Saturday, 7 July 2012

Bontrager Twentyfour12

Bontrager Twentyfour12
By Mat Swan
Tuesday, July 10, 2012 - 23:43
MatSwan's picture

Phil, Gareth, Rak and James were tackling the first 12 hours, midday Saturday to midnight, as a team, while Mat was going for the Torchbearer 12, a solo race from midnight to midday Sunday. No 24 attempts this year!

The principal is simple enough- as many laps of a set course in the allotted time as you can do. Stacked against you are mud, rain, roots, creeping exhaustion, other riders and the knowledge you have a dry, warm sleeping back in the tent!

Here's how Phil got on:

Wow, there are only a few days that i will remember for the rest of my life and Saturday will be one of them. The 5am start to the drive west, the floods in Somerset on the way down, the blocked roads, the police, the rain, it was a challenge just to get to Plymouth! Then there was the mud. I set off 3rd, after 2 good times from Gareth and James on a full sus Cannondale that just clogged in the deep mud. I hit the deck hard on the first technical forest section and began to think I should have stayed at home but I dug deep and got round, just.

For the second lap I changed to my trusty old rigid single speed which was great, I must have passed 25 riders and I took a whole 5 mins off my first lap time. Lap 3 started just before 11pm and was ridden / run in the dark, arriving back exhausted about 11.50pm just in time to hand over to James to do the final (and his 4th) lap. James put in a good time for the last lap and brought us up to a respectable 15th place. I needed to be back with the family on Sunday so jumped in the car at midnight and headed east. 4.11am to bed. A whole 24 hours to remember.

Mat carried on where the other guys left off:

After an afternoon of watching everyone else get out and do their laps, by midnight I was raring to go. Taking Phil's advice I'd gone for simplicity and was on the rigid singlespeed, hoping what I lost in top speed and easy climbing I'd gain back in not having broken gears and getting stuck in the mud. As it turned out things didn't go entirely to plan!

My first two laps were fairly quick although the thick mud caught me out in a couple of places and dropped me on the floor until I got used to it. Super skinny mud tyres meant I could ride where everyone else was pushing, but made the rooty sections (of which there were many) something of a white knuckle ride. Two laps and I stopped to grab more water and supplies, to be told by Gareth I was only minutes behind the leader. It wasn't going to improve! On the third lap I started getting some nasty sounding noises from the cogs, but pushed on because singlespeeds don't go wrong, right? Or perhaps they do. Starting a little way into the fourth lap I started losing the chain increasingly often. The first flush of dawn was showing by now and I was a 'bit' tired to deal with a difficult mechanical, so I got used to shouting at the bike, putting the chain back on and carrying on. By the end of the lap I could barely get a pedal in before the chain unshipped and ended up pushing the last section.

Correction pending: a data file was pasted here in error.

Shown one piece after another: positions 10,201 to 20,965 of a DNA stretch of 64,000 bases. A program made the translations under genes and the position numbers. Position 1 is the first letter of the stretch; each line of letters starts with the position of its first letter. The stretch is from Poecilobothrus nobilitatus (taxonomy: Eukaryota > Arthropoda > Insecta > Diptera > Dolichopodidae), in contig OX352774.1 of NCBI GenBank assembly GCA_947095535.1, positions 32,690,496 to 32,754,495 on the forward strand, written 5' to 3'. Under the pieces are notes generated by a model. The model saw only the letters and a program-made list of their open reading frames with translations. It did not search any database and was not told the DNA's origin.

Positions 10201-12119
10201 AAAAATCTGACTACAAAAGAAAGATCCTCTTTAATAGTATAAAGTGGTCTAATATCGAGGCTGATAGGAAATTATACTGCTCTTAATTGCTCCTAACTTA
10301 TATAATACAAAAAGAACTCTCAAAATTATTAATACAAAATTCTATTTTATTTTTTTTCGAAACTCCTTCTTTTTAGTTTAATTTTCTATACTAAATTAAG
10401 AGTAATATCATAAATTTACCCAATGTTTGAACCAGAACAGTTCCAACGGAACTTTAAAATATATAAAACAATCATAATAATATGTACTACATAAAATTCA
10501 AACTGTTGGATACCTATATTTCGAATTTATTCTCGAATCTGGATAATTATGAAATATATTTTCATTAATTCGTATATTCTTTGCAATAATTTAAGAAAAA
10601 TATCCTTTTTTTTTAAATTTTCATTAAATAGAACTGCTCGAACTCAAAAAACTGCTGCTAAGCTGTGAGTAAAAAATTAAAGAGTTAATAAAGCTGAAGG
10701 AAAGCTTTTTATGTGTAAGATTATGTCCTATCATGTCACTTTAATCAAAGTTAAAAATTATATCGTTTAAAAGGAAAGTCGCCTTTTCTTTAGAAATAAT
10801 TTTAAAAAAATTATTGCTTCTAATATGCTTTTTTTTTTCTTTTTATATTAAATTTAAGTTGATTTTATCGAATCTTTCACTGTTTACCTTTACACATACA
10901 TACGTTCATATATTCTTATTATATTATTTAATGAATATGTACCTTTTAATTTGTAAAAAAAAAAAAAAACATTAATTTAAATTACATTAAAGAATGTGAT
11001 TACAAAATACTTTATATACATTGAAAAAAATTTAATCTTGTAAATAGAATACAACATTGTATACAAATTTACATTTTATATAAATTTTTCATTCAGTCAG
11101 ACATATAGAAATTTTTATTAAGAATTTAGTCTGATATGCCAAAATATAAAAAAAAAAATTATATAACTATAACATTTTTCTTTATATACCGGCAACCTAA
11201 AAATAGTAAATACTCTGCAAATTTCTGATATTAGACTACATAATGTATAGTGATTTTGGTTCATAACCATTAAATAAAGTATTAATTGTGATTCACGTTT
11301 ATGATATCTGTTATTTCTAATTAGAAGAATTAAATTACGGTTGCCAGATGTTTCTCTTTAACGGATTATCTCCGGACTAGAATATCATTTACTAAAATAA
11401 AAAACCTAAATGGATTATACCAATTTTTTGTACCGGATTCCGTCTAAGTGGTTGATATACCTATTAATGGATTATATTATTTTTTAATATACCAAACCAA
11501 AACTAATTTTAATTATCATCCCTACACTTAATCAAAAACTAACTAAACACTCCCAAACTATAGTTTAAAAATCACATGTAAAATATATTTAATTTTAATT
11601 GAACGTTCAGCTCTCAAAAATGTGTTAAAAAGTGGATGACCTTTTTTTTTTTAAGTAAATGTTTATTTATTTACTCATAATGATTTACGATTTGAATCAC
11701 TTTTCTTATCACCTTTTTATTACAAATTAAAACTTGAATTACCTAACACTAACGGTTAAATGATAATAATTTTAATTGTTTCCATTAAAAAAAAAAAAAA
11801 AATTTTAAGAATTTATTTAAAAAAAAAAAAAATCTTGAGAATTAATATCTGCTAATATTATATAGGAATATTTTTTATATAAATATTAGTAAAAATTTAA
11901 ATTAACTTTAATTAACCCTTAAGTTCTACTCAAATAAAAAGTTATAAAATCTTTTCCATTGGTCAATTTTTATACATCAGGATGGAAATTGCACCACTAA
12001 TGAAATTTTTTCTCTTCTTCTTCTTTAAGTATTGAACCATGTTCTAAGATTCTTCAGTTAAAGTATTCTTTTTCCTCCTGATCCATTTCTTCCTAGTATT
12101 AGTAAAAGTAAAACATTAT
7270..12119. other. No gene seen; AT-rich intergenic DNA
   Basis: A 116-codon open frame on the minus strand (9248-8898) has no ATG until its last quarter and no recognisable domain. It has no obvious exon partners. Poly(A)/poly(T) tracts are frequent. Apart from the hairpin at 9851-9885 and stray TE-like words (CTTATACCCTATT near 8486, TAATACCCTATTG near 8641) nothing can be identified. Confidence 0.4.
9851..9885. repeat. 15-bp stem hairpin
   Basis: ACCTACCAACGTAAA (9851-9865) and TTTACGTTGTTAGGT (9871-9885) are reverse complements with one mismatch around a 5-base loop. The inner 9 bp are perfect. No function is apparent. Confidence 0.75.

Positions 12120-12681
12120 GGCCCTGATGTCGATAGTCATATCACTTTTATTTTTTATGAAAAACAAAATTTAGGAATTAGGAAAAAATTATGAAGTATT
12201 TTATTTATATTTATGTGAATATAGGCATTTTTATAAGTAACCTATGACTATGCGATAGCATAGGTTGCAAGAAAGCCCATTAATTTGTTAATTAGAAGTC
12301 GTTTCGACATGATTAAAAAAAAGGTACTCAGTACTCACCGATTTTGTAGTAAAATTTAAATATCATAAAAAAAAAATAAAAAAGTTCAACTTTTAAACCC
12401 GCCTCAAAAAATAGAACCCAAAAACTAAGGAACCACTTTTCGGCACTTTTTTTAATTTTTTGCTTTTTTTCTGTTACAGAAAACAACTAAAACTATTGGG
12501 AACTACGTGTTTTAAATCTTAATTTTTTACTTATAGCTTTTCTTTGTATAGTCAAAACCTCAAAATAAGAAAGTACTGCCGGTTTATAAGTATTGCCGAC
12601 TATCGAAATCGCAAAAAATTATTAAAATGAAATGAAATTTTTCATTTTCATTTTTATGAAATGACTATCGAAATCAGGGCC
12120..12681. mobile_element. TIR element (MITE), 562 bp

Back at base I dumped the bike, grabbed a cup of tea and a bacon butty and enjoyed the atmosphere for a little while. Then I went to find a bike. Pivot cycles were doing demos the previous day and very kindly kitted me out with a very posh full suss machine (Mach 5.7, kit fans). Well, daylight, bacon, a new bike and the course was drying(ish) out, what more could you want? I smashed out a couple of fast and fun laps which Gareth told me had got me back into second place. On my 7th lap I had some suspension issues, possibly to do with total immersion of the lower bearings, but when I got back the Pivot guys swapped me straight onto a fresh bike and sent me out again. I got back before midday, so could have gone out again, but by this stage I was knackered and ready to lie down. I wasn't about to lose 2nd though! The guy in third could just possibly squeeze in under the wire to get out for a 9th lap, so I sat by the finish ready to chase if he did try. Luckily he didn't, so I went to grab some food and watch the last tired riders drift in....

The night laps had been hard work, but by the morning the course was running beautifully, with some fast and fun descents and plenty of mud surfing at speed through the trees. Probably helped by the Pivot which was a fantastic bike! I'm really grateful to the Pivot mechanics who went out of their way to get me round the course. I can't wait to go back next year, try the course in the dry and, of course, have a crack at getting 1st place!

Now there's only one question- at £2100 for the frame, which kidney do I sell to buy the Pivot?

Gareth got some good pictures, look here-

Check back here- the organisers put together fantastic videos, including their very own aerial footage. A link will appear here when it becomes available!

UPDATE- video now available here: